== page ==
Can anyone explain the process of rigging a model with the H12 skeleton, then adding the proper animations to the model, so that it may be used as a player model? I can’t find any tutorials about it anywhere.


Bump. I need this answered please.

Basically you need to weight (skin) the mesh to the valve biped (can be gotten in the SDK or by decompiling a valve model).

With the limitation that you can’t scale the skeleton itself (there’s ways to get over it but pretty complex as far as I know and not worth the trouble)

Adding the animations itself is pretty simple as it’s just one or two lines in the QC files.

$include “neededanimationfiletoinclude”

So, I need to open up the model I’m rigging and a hl2 character then apply the skeleton and write the qc?

More or less. I suggest you spend some time on the Source SDK wiki.

I’m going to have my friend rigg it then I’ll put it in the list. Thanks for your help, But I’m taking classes next year so I’ll wait until then.

No harm in learning now then acing the classes next year. You’ll become heaps better overall that way.

if you wanna learn it with $$ go buy the noesis interactive cds on the Valve website! lol or torrentz em lol

Its a school course. I’m still in High school.

You can still just learn it now and totally ace your class later.
It doesn’t even take that long to learn if you’re actually trying to.

Okay, well. Walk me through it with detail please.

Rigging? It’s a straightforward process, people just complain that it’s hard because the process is time consuming for more detailed models.
Set up a skeleton, ideally with the bones in the center of the area that’s going to be moving, similar to an actual skeleton. The actual rigging part is just selecting the vertices on the model and assigning them to vertex groups, which are each individually named the same as the bone they correspond to (e.g., a bone named “L_Arm” would have a group named “L_Arm” that contains the vertices that are meant to be bound to it).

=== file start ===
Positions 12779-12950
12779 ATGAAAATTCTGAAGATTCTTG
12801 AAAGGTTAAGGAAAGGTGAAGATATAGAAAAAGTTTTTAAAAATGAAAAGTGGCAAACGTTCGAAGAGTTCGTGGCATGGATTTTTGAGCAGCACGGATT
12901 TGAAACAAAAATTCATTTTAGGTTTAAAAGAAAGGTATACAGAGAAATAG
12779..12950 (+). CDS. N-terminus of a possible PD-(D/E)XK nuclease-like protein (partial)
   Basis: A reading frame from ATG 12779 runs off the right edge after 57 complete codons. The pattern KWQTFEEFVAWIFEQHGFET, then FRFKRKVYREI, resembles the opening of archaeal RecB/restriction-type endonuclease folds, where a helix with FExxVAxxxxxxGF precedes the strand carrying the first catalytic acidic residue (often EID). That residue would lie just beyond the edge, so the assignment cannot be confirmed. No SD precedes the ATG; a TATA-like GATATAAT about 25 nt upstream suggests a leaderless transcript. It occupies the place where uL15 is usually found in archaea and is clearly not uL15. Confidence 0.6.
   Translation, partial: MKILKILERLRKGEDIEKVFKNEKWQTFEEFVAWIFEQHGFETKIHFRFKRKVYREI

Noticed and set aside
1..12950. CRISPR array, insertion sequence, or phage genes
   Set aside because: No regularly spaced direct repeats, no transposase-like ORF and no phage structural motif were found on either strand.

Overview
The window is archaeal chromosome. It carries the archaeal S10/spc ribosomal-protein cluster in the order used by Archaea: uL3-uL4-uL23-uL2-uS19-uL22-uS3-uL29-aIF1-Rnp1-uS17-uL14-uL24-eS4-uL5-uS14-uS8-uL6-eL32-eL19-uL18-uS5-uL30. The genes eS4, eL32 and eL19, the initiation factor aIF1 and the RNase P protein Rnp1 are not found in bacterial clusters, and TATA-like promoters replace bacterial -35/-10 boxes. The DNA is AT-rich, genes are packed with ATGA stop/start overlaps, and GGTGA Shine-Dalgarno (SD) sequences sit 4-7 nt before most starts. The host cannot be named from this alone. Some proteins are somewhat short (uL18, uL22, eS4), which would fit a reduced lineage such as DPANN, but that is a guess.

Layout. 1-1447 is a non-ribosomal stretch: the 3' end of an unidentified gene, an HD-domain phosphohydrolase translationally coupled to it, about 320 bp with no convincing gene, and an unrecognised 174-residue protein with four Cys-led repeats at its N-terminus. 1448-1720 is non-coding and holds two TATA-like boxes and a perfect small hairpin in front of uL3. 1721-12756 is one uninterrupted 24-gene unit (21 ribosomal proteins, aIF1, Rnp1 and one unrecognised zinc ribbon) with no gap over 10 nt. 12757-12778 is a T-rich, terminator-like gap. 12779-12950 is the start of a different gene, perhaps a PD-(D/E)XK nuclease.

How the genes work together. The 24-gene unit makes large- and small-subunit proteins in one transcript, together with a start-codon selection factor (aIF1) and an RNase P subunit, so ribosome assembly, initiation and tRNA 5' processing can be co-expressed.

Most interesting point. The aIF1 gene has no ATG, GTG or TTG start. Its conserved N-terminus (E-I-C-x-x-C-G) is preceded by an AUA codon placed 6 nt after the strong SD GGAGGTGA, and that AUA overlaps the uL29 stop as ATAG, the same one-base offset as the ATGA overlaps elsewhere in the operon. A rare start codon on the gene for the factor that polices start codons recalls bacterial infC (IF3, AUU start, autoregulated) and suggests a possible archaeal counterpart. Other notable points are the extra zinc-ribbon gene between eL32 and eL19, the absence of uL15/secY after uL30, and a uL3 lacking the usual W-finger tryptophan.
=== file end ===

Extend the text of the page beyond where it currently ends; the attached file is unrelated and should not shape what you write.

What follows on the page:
I’ve use an analogy before that compares vertex groups to the muscles and flesh bound to a bone.
You just do this over and over for every bone until all of the vertices are bound to something. For fleshy things, you do something called “weighing,” which essentially is just assigning sets of vertices to multiple bones. This allows the vertices to deform in multiple ways, so that joints such as elbows don’t clip, but instead sort of “squish.”

If you want to learn the whole thing in practice, just take what I said, look up some tutorials to solidify your knowledge on the topic, and start small. I started off with tassels attached to swords and spears, and then gradually worked up to more complex things, like cloth and eventually humanoids and beasts.

Regardless of whether or not you were being a smartass, there’s an answer for ya.

On a side note, I learned this in my spare time over the last couple of months.
I’m no modeller, I’m just a guy who makes comics and does physics… and got tired of waiting on people, haha.
I’m sure you’ll do fine.

Thank you for taking the time to tell me all of that.